Article14 March 2019Reading time 4 minutes

Asia week ahead: Central banks frenzy

Asian central bank meetings dominate the agenda next week, and while all four are likely to pass without any policy changes, we'll be looking for clues if Asia’s aggressive duo in 2018 – Indonesia and the Philippines – continue to defy easing over currency stability

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Four central bank meetings, but only two matter

Asian central banks in Indonesia, Philippines, Taiwan, and Thailand all have monetary policy meetings next week.

We think the market is interested in what Indonesia and the Philippines central bank's will do and look for any signs of easing after their aggressive policy hikes in 2018. The inflation argument for easing is getting stronger in both countries, and the argument for currency stability doesn’t seem to hold much ground anymore in an increasingly dovish G3 central bank environment. But the key resistance to currency appreciation in these countries is the wide current account deficit. We think the central banks will look over the inflation data and remain on hold next week.

In Taiwan, the central bank has been on hold since the last rate cut to 1.375% in June 2016. We don’t think it will do anything this year despite falling exports dragging GDP growth lower in the recent quarter. The trend is likely to continue ahead while inflation is almost non-existent. And given that the Bank of Thailand tightened policy in December, it has been flagging a stable policy ahead even though economic data has shown increased downside growth risk. But look out for February export figures from Taiwan and Thailand next week.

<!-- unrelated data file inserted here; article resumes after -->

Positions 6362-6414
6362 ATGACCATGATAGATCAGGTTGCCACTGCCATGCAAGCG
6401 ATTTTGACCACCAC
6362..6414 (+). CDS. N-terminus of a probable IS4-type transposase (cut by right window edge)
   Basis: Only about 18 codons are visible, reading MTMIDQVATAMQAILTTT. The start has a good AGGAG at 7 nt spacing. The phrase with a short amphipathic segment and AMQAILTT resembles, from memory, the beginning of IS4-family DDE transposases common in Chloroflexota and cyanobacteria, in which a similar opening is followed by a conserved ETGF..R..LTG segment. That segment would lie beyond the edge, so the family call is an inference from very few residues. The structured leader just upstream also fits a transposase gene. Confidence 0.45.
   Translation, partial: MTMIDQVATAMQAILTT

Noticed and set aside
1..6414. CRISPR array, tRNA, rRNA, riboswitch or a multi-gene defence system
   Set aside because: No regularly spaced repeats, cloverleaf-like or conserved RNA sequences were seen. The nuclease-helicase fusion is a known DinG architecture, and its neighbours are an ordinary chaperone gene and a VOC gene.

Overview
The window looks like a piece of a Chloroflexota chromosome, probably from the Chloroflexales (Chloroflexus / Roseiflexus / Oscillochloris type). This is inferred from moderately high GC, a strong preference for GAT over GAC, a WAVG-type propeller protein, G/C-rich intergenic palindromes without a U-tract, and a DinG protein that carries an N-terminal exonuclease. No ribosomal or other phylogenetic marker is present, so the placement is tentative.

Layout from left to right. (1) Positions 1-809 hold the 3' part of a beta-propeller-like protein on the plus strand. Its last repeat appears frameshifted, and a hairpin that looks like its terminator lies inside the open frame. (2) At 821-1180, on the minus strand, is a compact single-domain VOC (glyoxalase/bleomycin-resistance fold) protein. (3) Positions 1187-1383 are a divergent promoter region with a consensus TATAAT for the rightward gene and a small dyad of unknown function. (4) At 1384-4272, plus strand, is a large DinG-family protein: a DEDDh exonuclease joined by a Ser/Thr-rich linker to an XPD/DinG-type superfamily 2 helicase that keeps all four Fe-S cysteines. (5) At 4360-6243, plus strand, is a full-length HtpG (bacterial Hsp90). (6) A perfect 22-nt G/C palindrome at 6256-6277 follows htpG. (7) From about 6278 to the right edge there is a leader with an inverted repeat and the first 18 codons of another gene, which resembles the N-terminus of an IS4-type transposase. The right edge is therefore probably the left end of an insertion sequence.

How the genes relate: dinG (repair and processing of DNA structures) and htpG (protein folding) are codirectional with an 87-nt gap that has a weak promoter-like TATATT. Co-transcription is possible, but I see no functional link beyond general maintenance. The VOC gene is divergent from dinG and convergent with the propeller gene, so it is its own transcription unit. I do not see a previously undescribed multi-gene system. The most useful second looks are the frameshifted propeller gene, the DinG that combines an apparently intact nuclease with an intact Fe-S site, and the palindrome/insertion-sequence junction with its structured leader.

Malaysia’s central bank likely to get ahead of the curve

Malaysia's consumer price data for February will be interesting to watch after the deflation surprise in January, which we believe was largely a transitory phenomenon due to administrative cut in fuel prices. Factors underlying our forecast of 0.5% year-on-year inflation, which is a reversal from -0.7% in January, are the Lunar New Year-related rise in the food component and narrowing negatives in the fuel-related transport component.

We don’t think inflation will be a policy problem for the central bank in 2019, as risks remain tilted toward growth. Nor are there any strong arguments for central bank policy easing just yet, but a pre-emptive move to support growth won’t hurt when there is room. We see the central bank moving to cut rates at the next meeting in early May 2019 - a shift from our previous forecast of no change in 2019.

Singapore NODX data will help shape central bank

In Singapore, the non-oil domestic exports is the critical data release for next week, signalling the possible course the central bank could take at the next semi-annual meeting in April. 2019 started with weak export and manufacturing performance, and both indicators posted sharp year-on-year declines in January. The Lunar New Year effect is likely to have sustained the weakness in February and if so; quarterly GDP growth is poised to slow further in 1Q19 from 1.9% YoY in 4Q18 - which was already the slowest in two years.

Having tightened policy twice in 2018, a stable Monetary Authority of Singapore policy in April seems to be the safest forecast for now. But we're not ruling out the central bank joining the potential easing bandwagon led by G3 central banks just yet.

Asia Economic Calendar

ING, Bloomberg, *GMT
ING, Bloomberg, *GMT